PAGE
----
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Senate Judiciary panel to hear about federal inmate deaths

A watchdog review found Bureau of Prisons deficiencies created unsafe conditions in the nation’s federal prisons

Justice Department Inspector General Michael Horowitz testifies at a House hearing last year. He is expected to appear before the Senate Judiciary Committee on Wednesday for a hearing on inmate deaths.
Justice Department Inspector General Michael Horowitz testifies at a House hearing last year. He is expected to appear before the Senate Judiciary Committee on Wednesday for a hearing on inmate deaths. (Tom Williams/CQ Roll Call)

The Senate Judiciary Committee plans to question the head of the federal prison system Wednesday after a scathing watchdog report found systemic and operational failures contributed to scores of prisoner deaths.

The Justice Department’s inspector general reviewed hundreds of inmate deaths and found serious issues at the Bureau of Prisons that created unsafe conditions. The report criticized the agency’s emergency response to inmate deaths, raised doubts about its ability to properly assess inmate mental health and detailed failures in the agency’s efforts to root out contraband drugs and weapons.

Chronic problems within the bureau also were contributing factors to inmate deaths, the report stated, as it pointed to staffing shortages, an ineffective staff disciplinary process and an out-of-date security camera system.

Bureau of Prisons Director Colette Peters and DOJ Inspector General Michael Horowitz, whose office released the report this month, are expected to appear before the Judiciary panel for a hearing on medical and non-medical inmate deaths.

Horowitz, in a video released along with the report, said it’s critical that the agency address the challenges, “so it can operate safe and humane facilities and protect inmates in its custody and care.” He said the report “identifies numerous operational and managerial deficiencies, which created unsafe conditions prior to and at the time of a number of these deaths.”

Senate Judiciary Chair Richard J. Durbin announced the hearing shortly after the report was released, saying that accountability in the bureau “is necessary and long overdue.” The Illinois Democrat issued a statement that more needs to be done, even as the agency has moved toward a new course since Peters became BOP director in 2022.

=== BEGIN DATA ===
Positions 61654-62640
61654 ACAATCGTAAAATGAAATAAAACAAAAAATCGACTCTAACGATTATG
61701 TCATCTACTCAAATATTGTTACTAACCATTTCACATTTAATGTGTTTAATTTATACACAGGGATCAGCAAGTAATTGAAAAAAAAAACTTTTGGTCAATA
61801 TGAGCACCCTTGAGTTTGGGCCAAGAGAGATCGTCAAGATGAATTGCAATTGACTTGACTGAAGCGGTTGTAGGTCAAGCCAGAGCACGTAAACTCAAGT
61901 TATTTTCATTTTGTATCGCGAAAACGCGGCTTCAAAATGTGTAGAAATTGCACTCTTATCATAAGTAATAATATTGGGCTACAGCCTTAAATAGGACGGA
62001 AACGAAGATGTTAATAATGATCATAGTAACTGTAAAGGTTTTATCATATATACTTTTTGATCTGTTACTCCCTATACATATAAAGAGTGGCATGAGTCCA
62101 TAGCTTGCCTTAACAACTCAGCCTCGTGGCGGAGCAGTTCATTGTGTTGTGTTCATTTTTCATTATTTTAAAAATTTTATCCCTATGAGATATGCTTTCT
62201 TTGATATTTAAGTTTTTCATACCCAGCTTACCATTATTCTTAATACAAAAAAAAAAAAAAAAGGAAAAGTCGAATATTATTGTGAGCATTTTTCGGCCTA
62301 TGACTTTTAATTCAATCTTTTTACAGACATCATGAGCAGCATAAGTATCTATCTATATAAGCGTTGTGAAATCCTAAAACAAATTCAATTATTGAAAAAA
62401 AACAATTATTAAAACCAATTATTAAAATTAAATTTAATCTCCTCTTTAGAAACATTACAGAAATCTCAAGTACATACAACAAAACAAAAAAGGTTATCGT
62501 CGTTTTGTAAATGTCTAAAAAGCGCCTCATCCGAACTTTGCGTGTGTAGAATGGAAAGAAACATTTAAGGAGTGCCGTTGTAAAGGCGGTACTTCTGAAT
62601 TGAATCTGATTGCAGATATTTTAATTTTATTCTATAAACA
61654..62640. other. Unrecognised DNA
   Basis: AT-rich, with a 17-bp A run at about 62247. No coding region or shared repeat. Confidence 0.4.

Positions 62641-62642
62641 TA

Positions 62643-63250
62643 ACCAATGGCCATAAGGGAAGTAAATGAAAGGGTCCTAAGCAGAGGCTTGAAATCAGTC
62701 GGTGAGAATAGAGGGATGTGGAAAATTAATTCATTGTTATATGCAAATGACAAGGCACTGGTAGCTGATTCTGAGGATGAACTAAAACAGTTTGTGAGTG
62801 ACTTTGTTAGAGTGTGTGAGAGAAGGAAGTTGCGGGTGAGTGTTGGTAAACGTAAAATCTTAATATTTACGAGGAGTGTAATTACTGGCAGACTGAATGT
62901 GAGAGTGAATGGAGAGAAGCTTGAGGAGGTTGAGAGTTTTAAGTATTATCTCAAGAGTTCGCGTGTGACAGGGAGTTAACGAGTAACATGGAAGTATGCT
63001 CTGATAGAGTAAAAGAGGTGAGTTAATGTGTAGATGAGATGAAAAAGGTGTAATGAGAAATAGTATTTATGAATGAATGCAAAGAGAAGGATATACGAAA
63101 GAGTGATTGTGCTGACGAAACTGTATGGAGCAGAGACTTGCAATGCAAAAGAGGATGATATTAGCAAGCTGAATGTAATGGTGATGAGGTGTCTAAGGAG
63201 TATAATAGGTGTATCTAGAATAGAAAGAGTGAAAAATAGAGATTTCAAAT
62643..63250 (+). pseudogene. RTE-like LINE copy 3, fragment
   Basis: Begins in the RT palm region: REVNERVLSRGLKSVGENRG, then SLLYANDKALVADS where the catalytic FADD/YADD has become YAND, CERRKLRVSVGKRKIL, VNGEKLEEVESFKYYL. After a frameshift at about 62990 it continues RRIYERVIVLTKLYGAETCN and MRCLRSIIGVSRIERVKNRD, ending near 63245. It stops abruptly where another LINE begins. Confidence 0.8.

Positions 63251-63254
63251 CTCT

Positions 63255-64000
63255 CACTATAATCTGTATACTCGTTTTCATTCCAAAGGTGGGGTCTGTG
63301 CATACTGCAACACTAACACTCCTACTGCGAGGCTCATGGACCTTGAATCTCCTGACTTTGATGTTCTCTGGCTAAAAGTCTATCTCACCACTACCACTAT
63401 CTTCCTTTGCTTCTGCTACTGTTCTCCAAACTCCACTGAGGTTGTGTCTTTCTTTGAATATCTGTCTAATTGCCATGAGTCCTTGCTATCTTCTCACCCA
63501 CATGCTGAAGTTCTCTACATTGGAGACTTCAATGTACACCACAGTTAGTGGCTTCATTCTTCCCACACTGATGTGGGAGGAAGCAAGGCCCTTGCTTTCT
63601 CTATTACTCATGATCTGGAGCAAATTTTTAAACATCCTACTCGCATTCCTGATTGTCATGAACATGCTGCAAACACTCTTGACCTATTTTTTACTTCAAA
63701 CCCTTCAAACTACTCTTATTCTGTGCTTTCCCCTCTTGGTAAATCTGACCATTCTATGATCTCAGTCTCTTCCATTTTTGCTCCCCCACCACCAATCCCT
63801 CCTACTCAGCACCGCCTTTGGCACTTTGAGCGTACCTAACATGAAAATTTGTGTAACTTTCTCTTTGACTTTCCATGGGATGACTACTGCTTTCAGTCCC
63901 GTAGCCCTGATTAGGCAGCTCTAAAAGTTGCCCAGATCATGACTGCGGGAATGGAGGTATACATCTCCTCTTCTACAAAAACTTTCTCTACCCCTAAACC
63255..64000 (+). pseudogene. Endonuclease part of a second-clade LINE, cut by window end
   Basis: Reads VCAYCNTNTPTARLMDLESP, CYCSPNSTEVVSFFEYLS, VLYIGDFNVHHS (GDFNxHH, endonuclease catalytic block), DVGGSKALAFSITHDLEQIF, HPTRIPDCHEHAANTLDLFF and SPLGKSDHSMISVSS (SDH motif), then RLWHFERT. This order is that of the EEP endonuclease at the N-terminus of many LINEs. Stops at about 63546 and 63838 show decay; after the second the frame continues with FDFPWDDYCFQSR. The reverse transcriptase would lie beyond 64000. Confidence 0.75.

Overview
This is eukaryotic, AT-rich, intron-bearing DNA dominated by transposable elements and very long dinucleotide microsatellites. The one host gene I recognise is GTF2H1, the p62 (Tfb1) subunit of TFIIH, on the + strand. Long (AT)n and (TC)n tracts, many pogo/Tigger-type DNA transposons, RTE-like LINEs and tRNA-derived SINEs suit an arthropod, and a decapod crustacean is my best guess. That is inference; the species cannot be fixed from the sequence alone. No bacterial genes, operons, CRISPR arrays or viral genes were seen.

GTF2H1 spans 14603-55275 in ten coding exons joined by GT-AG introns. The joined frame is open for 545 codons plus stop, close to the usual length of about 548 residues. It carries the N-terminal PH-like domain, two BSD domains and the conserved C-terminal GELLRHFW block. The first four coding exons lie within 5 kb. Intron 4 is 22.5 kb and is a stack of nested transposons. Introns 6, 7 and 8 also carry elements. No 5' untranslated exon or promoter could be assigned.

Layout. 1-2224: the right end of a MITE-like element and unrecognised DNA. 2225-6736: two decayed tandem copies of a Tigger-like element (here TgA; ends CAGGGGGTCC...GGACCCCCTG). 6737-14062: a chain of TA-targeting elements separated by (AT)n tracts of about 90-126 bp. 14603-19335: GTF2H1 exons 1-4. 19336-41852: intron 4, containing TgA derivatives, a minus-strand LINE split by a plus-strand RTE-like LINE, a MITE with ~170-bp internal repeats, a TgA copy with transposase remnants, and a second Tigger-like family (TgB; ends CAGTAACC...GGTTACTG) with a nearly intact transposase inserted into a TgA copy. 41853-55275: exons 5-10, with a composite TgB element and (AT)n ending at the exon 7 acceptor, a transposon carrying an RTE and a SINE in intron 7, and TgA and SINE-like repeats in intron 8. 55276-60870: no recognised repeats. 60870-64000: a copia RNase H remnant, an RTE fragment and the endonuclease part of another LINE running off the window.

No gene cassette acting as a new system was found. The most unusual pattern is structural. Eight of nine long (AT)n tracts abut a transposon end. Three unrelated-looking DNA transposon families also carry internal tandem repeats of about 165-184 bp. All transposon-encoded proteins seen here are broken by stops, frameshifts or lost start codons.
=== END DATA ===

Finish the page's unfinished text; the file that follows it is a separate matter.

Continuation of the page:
“It is deeply disturbing that today’s report found that the majority of BOP’s non-medical deaths in custody could have been prevented or mitigated by greater compliance with BOP policy, better staffing, and increased mental health and substance abuse treatment,” Durbin said earlier this month.

Senators on the Judiciary panel will also hold a subcommittee hearing later Wednesday about the nation’s “correctional staffing crisis.”

The system also faces other issues, such as keeping up its prison infrastructure, with the inspector general’s office last year reporting that the agency is in dire need but had lowballed maintenance funding requests for years.

Report details

The DOJ inspector general report reviewed 344 inmate deaths from fiscal years 2014 to 2021, with suicide accounting for just over half of the deaths.

The report highlighted the high-profile inmate deaths of Jeffrey Epstein, the registered sex offender, and gangster James “Whitey” Bulger, both instances that grabbed national headlines and drew attention to conditions inside the federal prison system.

The inspector general’s report did not document deaths related to health care and instead analyzed inmate deaths due to suicide, homicide, accident and “unknown factors.”

Among the inmates who died by suicide, more than half were housed alone in a cell, a practice that the bureau itself has recommended against, noting that it heightens the risks of prisoner suicide, according to the report. The inspector general’s office found that prison agency staff did not “sufficiently conduct” inmate rounds or counts in more than a third of the suicides outlined in the report.

In almost half of the inmate deaths, investigators found “significant shortcomings” in the bureau’s emergency response. Those issues included a lack of response urgency, unclear communications via radio and not bringing a defibrillator to a medical emergency.

There were also issues with the administration of the anti-overdose drug naloxone, and medical staff members reported that they believed correctional officers were uncomfortable administering the drug despite being trained, the report found.

Investigators also zeroed in on contraband in prison facilities. Contraband drugs or weapons contributed, or appeared to contribute, to nearly a third of the inmate deaths that investigators reviewed, according to the report. That included 70 inmates who died from drug overdoses.

The report touched on one case in which an inmate was able to collect more than 1,000 pills even though the cell was searched the day before the death.

“The BOP’s reconstruction report indicated that, if staff had prevented the inmate from acquiring the large amount of medication, the suicide may have been prevented,” the report stated.

Weapons can be fashioned from things inside a facility like locks, belts and bed frames, according to the report, and staff at one location estimated that around 70 to 80 percent of its inmates had some type of contraband weapon.

The bureau, in a statement, acknowledged “the tragic nature of unexpected deaths among those in our care” and said it has taken “substantial steps” to mitigate deaths.

“We are committed to suicide prevention, substance use disorder treatment, and combating contraband,” the bureau said.

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